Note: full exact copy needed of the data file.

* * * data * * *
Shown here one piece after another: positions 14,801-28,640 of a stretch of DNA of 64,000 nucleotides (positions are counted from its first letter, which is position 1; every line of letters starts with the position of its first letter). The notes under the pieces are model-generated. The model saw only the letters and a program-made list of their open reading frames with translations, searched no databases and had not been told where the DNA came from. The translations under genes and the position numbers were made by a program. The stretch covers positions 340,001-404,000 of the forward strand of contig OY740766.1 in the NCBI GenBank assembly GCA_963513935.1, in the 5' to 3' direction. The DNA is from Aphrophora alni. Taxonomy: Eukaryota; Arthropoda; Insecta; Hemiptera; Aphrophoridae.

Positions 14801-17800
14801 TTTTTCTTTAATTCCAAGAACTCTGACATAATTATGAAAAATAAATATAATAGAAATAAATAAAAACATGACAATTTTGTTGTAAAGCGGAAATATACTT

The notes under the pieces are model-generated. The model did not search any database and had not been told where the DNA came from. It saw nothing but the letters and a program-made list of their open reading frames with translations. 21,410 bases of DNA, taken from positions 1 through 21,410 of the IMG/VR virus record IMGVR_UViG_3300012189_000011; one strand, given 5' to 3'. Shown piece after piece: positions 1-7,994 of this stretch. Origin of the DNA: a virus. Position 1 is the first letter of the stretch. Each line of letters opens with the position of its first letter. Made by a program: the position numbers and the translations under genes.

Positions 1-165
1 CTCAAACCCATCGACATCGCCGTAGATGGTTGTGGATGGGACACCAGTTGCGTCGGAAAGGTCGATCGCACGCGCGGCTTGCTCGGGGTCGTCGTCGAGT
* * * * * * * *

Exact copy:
Shown here one piece after another: positions 14,801-28,640 of a stretch of DNA of 64,000 nucleotides (positions are counted from its first letter, which is position 1; every line of letters starts with the position of its first letter). The notes under the pieces are model-generated. The model saw only the letters and a program-made list of their open reading frames with translations, searched no databases and had not been told where the DNA came from. The translations under genes and the position numbers were made by a program. The stretch covers positions 340,001-404,000 of the forward strand of contig OY740766.1 in the NCBI GenBank assembly GCA_963513935.1, in the 5' to 3' direction. The DNA is from Aphrophora alni. Taxonomy: Eukaryota; Arthropoda; Insecta; Hemiptera; Aphrophoridae.

Positions 14801-17800
14801 TTTTTCTTTAATTCCAAGAACTCTGACATAATTATGAAAAATAAATATAATAGAAATAAATAAAAACATGACAATTTTGTTGTAAAGCGGAAATATACTT

The notes under the pieces are model-generated. The model did not search any database and had not been told where the DNA came from. It saw nothing but the letters and a program-made list of their open reading frames with translations. 21,410 bases of DNA, taken from positions 1 through 21,410 of the IMG/VR virus record IMGVR_UViG_3300012189_000011; one strand, given 5' to 3'. Shown piece after piece: positions 1-7,994 of this stretch. Origin of the DNA: a virus. Position 1 is the first letter of the stretch. Each line of letters opens with the position of its first letter. Made by a program: the position numbers and the translations under genes.

Positions 1-165
1 CTCAAACCCATCGACATCGCCGTAGATGGTTGTGGATGGGACACCAGTTGCGTCGGAAAGGTCGATCGCACGCGCGGCTTGCTCGGGGTCGTCGTCGAGT